§ 64. As follows from our previous discussion of the parts of speech in English, the noun may be defined as a part of speech characterized by the following features:
1. The lexico-grammatical meaning of "substance".
2. The categories of number and case.
3. Typical stem-building morphemes, as in: Marx-ist, work-er, friend-ship, manage-ment, etc.
4. Left-hand connections with articles, prepositions, adjectives, possessive pronouns, other nouns, etc.
5. The functions of subject, complement and other parts of the sentence.
§ 65. As already mentioned stem-structure is not a reliable criterion for distinguishing parts of speech. Noun lexemes, like those of other parts of speech, have stems of various types. Still, composite stems are less typical of nouns than of other parts of speech, especially verbs. Cf. look on, look out, look in and looker-on, (to be en the) look-out, (to have a) look-in, or onlooker, outlook, etc. We regard as composite the stems of proper nouns like the Hague, the Urals, the Volga, where the is part of the name. Compound stems, on the contrary, are more typical of nouns than of any other part of speech (greyhound, postmark, pickpocket, son-in-law, passer-by, etc.).
§ 66. Many nouns are related by conversion with lexemes belonging to other parts of speech:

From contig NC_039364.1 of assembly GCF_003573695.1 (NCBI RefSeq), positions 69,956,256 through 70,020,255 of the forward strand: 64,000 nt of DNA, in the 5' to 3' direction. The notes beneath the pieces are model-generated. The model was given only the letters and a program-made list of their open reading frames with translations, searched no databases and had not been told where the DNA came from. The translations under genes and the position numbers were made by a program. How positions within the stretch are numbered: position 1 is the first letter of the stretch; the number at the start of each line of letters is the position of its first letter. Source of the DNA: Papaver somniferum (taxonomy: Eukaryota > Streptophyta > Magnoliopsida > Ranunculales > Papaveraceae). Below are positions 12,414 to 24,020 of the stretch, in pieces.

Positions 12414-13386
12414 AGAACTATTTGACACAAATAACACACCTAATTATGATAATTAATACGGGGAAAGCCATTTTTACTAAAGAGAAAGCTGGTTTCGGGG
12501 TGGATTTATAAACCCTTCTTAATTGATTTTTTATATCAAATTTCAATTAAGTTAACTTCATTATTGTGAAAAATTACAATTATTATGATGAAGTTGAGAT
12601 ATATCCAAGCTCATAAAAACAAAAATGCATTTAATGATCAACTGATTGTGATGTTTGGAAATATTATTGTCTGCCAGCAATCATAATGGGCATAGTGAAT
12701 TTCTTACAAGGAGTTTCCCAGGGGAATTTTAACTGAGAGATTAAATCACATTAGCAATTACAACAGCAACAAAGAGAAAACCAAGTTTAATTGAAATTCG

adjectives, e.g. light, native, Russian
verbs, e. g. love, show, picture
adverbs, e. g. home, south, back.
§ 67. The noun is the most numerous lexico-grammatical class of lexemes. It is but natural that it should be divided into subclasses. From the grammatical point of view most important is the division of nouns into countables and uncountables with regard to the category of number and into declinables and indeclinables with regard to the category of case.
All other classifications are semantical rather than grammatical. For instance, when dividing nouns into abstract and concrete ones, we usually take into consideration not the properties of words but the properties of the things they denote. The abstract noun smile does not differ from the concrete noun book in its paradigm (smile — smiles, book — books) or its lexico-grammatical combinability (He gave me one of hi's best b o o k s (s m i l e s). See, for instance, the 'plural' suffix used with abstract nouns in It is the customary fate of new t r u t h s to begin as h e r e s i e s and to end as s u p e r s t i t i o n s. (Huxley). Certainly, many abstract nouns (pride, darkness, etc.) are uncountables, but so are many concrete nouns (wool, peasantry, etc.).
The group of collective nouns mentioned in many grammars is grammatically not homogeneous. Some collective nouns are countables (government, family, etc.), while others are not (foliage, peasantry, etc.).
The term class nouns is mostly synonymous with the term countables.
Material nouns are a peculiar group of uncountables.
Proper nouns are another, even more peculiar, group of uncountables (though sometimes they form number oppose-mes. Cf. Brown – (the) Browns, a week of Sundays).
§ 68. The combinability of the noun is closely connected with its lexico-grammatical meaning. Denoting substances, nouns are naturally associated with words describing the qualities of substances (adjectives), their number and order (numerals), their- actions (verbs), relations (prepositions), etc.